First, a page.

He ate, then immediately returned to the window where the screen had been removed and began working along the bottom edge, stopping to look at me: “Don’t you see how easy this is?” It was a window I often used in spring to move my seedlings outside for the day and back inside at night. I could see he’d carefully watched my actions to lift and remove the screen, and it was old enough to be easy for him—just like the old door handles he could easily turn which I had replaced with ones where you had to push a button to make the handle turn.
I closed all the windows, went to work, and then set about adding a little hand-tightened thumb latch to all 12 windows in the house. I kept collars and tags on them, but there was no such thing as a microchip in those days. I tried not to think about what would have happened if I’d been gone for one of my 14-hour days or if formerly feral Moses had gotten out or timid Fawn, or even the braggadocius boys.
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“Boys at the Window”, 1998
At the top, it just so happens the two principals in this story are at the very window they escaped from that morning! Allegro reclines on my desk and Stanley on the windowsill, watching me work. Some things never change—today I have Sunshine and Bean sprawled on my desk now and Mimi on the windowsill, watching me work. This scene was from 1998, in the house I rented before I moved here, when I was still experimenting with drawing materials and styles and techniques. The reference photo was poorly exposed, a little blurry and they were silhouetted, but I liked the composition and did a little sketch from this photo as well as photos of each of them individually on “coquille board”, an illustration board covered with a tiny raised pattern that would capture a drawing material like colored pencil, creating a sort of halftone pattern. This was used far more often when line art was required for printing in black and white, but I still like textured boards for things like this. I’ve never published this image or the others so I thought I’d use it to illustrate this story since there is a connection, of sorts. I’ve also used coquille in my set of notecards from that era, “Kitties Being Kitties” and also mentioned its use in “The Artist’s Life: Early Feline Influences and Memories”.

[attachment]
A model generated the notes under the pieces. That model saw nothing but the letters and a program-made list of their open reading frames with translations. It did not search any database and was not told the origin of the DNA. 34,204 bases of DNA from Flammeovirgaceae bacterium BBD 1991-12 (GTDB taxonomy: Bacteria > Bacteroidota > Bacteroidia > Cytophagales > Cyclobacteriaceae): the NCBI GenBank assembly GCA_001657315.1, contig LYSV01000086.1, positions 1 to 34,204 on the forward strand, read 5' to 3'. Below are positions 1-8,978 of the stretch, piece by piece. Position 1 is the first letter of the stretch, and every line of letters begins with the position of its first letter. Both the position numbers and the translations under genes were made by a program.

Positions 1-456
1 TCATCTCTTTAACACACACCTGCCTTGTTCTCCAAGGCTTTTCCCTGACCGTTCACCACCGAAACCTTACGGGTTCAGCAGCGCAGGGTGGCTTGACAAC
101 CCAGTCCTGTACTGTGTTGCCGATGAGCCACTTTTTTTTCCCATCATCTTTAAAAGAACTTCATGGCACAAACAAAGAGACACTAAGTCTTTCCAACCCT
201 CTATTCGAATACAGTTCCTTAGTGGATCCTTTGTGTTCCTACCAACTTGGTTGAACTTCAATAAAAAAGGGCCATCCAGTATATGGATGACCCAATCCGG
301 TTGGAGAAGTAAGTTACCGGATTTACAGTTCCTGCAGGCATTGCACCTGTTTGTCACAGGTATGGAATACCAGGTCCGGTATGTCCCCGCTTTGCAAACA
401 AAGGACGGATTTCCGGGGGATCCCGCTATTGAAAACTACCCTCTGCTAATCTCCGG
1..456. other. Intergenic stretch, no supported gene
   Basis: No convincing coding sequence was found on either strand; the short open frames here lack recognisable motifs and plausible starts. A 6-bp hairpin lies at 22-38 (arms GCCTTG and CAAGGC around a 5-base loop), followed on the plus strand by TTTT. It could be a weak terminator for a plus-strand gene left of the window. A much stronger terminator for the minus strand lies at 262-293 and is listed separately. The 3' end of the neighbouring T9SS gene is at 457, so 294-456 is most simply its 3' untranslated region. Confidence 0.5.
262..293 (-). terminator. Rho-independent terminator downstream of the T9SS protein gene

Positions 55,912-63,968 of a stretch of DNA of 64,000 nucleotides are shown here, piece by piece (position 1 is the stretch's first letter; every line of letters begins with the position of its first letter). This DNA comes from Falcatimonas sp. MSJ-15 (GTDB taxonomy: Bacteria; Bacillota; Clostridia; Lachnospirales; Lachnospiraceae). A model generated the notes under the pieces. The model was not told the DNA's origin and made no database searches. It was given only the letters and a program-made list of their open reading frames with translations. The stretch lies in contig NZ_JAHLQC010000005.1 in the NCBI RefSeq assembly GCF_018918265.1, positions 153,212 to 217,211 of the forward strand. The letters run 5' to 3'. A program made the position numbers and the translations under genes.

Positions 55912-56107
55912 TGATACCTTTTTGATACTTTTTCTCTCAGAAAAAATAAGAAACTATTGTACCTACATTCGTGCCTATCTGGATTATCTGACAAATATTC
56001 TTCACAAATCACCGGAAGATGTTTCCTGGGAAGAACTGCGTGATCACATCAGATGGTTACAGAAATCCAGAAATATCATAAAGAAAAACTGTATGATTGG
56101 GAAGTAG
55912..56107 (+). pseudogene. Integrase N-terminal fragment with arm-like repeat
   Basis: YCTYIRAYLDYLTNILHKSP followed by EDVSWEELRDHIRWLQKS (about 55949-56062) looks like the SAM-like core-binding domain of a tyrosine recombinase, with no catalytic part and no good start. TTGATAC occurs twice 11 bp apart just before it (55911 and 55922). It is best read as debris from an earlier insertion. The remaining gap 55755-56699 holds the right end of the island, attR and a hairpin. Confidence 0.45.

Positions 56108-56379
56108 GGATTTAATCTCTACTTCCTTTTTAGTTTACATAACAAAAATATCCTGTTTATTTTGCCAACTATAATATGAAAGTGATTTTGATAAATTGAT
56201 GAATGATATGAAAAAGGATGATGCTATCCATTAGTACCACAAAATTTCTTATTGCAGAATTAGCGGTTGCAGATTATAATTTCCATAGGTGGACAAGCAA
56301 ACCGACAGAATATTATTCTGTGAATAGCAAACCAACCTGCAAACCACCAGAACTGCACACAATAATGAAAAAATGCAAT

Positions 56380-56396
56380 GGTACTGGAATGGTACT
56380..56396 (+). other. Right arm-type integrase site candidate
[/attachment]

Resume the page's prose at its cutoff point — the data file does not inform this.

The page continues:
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About windows, screens and cats
My story might be entirely different today if I had lost my entire household of cats at one time! I have other stories of great escapes to share, and, I think, narrowly averted one with an older screen in my house just recently. Read a little about how to keep your screens in good shape and keep your kitties safe in “Windows Screens and Cats” which begins with the story above. And imagine how many cats would not go missing!
Read more stories in my weekly Rescue Stories series.
Read more about the Petties in this post.
All images used on this site are copyrighted to Bernadette E. Kazmarski unless otherwise noted and may not be used without my written permission. Please ask if you are interested in using one in a print or internet publication. If you are interested in purchasing a print of this image or a product including this image, check my Etsy shop or Fine Art America profile to see if I have it available already. If you don’t find it there, visit Ordering Custom Artwork for more information on a custom greeting card, print or other item.